Welcome to the seventh edition of the newsletter. This issue includes three articles where we would particularly welcome your views for future publication - comments should reach me before the end of July. All items we include are cleared with the authors before publication.
We have made new distribution arrangements for this issue; please let me know if you had trouble in getting a copy.
Please send your comments, queries and requests for additional
The Editor, RPA Newsletter
Health and Safety Executive
Level 3, North Wing
2 Southwark Bridge
London SE1 9HS
In Issue 6 we published an article about the combined role of RPA/RPS in schools. We want to make clear that the not all educational establishments have to appoint an RPA.
One reader wrote to The Radiation Protection Adviser about certifying safety competence - we would welcome views of other readers on the topic: Following recent publicity over the death of an industrial radiographer, the UK approach to assuring the competence of personnel using ionising radiations in industrial radiography (and in other fields) must be questioned. In many European countries, an independent assessment and certification of competence is carried out by authorised agencies, often enforced through legislation".
HSE avoids a prescriptive approach to this problem, favouring a policy of promoting awareness through training. In this readers view "it is not sufficient just to encourage training; it needs to be mandatory, backed up by formal examination and certification". He suggests that;
"HSE and NRPB should agree and define a training syllabus, a minimum acceptable period of training (by assessed and approved organisations), and a minimum period of working under certificated supervision prior to attempting one of three levels of radiation safety examination (by accredited certification bodies) appropriate to:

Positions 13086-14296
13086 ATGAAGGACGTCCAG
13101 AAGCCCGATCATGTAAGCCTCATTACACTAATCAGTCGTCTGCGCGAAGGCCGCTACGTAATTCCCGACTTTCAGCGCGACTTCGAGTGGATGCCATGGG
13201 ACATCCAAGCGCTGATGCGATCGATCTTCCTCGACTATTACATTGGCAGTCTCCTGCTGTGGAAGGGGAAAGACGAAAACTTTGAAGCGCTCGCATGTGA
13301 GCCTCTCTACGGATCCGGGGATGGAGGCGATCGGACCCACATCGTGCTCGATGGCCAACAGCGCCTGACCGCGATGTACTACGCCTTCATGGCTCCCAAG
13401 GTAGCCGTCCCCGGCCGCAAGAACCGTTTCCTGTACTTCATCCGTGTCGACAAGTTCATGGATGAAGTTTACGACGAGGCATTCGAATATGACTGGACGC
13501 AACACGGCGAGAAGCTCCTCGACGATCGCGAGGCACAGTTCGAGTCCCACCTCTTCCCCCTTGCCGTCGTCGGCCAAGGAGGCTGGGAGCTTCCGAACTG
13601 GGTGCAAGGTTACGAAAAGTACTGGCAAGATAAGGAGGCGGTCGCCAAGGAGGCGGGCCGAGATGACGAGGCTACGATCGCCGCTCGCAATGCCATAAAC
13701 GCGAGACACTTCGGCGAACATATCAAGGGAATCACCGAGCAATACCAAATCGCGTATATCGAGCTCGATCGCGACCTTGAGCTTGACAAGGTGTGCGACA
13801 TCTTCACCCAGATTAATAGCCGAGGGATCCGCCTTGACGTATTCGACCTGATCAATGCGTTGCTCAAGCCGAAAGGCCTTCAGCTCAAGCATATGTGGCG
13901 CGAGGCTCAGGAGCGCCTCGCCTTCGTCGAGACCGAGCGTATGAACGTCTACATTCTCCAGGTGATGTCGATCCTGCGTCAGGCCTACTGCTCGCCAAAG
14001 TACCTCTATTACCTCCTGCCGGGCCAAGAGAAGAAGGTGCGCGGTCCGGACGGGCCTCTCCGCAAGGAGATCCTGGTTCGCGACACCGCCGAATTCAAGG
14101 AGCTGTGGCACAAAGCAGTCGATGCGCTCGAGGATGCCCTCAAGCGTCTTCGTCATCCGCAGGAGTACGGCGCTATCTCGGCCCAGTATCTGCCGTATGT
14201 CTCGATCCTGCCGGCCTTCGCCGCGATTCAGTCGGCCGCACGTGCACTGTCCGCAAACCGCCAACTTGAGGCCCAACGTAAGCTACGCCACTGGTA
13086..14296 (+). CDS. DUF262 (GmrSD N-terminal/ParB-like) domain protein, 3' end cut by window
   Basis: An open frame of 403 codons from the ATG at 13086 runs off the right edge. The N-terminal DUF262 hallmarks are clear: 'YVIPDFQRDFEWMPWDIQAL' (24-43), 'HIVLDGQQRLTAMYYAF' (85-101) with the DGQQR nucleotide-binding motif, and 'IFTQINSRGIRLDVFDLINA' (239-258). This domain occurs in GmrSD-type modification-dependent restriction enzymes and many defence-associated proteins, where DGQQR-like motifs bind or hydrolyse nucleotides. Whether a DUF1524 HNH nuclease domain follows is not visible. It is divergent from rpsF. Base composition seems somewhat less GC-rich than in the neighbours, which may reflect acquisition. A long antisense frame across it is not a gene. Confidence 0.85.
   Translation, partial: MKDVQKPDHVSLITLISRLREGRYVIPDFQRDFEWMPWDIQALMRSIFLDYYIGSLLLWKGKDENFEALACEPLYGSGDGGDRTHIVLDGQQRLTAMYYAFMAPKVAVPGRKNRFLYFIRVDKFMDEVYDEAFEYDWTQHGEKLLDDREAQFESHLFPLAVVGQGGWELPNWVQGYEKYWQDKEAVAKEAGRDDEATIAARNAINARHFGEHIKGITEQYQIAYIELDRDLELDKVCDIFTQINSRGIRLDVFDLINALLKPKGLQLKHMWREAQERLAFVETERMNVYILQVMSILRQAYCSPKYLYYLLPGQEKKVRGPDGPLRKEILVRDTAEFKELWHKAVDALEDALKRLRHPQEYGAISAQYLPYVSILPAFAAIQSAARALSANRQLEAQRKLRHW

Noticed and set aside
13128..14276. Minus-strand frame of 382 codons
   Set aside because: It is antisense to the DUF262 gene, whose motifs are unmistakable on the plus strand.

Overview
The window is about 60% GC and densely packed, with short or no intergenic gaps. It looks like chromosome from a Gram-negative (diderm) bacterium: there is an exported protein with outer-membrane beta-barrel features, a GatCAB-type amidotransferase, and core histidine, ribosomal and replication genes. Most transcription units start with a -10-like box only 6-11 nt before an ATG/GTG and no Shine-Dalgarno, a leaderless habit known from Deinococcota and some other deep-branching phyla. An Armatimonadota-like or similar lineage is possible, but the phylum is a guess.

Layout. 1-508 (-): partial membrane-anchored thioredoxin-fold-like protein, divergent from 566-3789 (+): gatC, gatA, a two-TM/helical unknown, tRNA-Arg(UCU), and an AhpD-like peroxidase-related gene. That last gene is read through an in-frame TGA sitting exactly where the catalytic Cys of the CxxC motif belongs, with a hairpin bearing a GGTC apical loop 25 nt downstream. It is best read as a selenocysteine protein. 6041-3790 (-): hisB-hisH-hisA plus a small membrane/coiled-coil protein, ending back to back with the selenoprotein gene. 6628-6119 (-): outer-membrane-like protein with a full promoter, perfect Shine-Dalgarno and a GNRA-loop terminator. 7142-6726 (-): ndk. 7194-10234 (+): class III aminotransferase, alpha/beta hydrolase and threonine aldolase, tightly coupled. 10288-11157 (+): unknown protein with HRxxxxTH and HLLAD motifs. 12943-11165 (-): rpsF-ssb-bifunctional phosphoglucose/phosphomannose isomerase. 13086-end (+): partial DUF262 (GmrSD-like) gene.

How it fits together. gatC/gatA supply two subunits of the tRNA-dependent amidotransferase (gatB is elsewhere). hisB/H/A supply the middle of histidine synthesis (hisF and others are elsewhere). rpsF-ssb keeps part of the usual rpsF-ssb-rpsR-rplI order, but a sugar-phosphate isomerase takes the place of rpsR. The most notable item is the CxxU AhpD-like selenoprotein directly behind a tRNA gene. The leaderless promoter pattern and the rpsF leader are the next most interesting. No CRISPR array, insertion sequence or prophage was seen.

He argues that "any individual working with ionising radiations in any sector of industry or medicine" should be covered.
An operator was preparing to transfer a 100 Curie Iridium 192 radiography source from one transport container to another but was unable to complete the task. (The actual transfer would have taken place remotely inside a fully shielded facility, after manually lifting the source holder part way out of the container). He handed the job over to a second operator, who mistakenly understood that he had to load a new source from store into one of the containers. As a result of this misunderstanding, the second operator withdrew the source from the container outside the facility, thinking it was inactive. The area gamma alarms sounded and building evacuation procedures came into effect. These procedures operated successfully and the second operator was only exposed to the source for about 2 seconds receiving a dose of about 1 mSv.
The company were subsequently charged with offences of both Regulation 6 (1) and regulation 11 (1) of the Ionising Radiations Regulations 1985 (IRR85) by HSE's Nuclear Installations Inspectorate. The company accepted they did not have written procedures to cover handover of uncompleted tasks or the relatively straightforward transfer of the high activity source. However, they argued that local rules need not include detailed instructions and dose reduction trends to their staff showed they were taking all reasonably practicable precautions to restrict doses.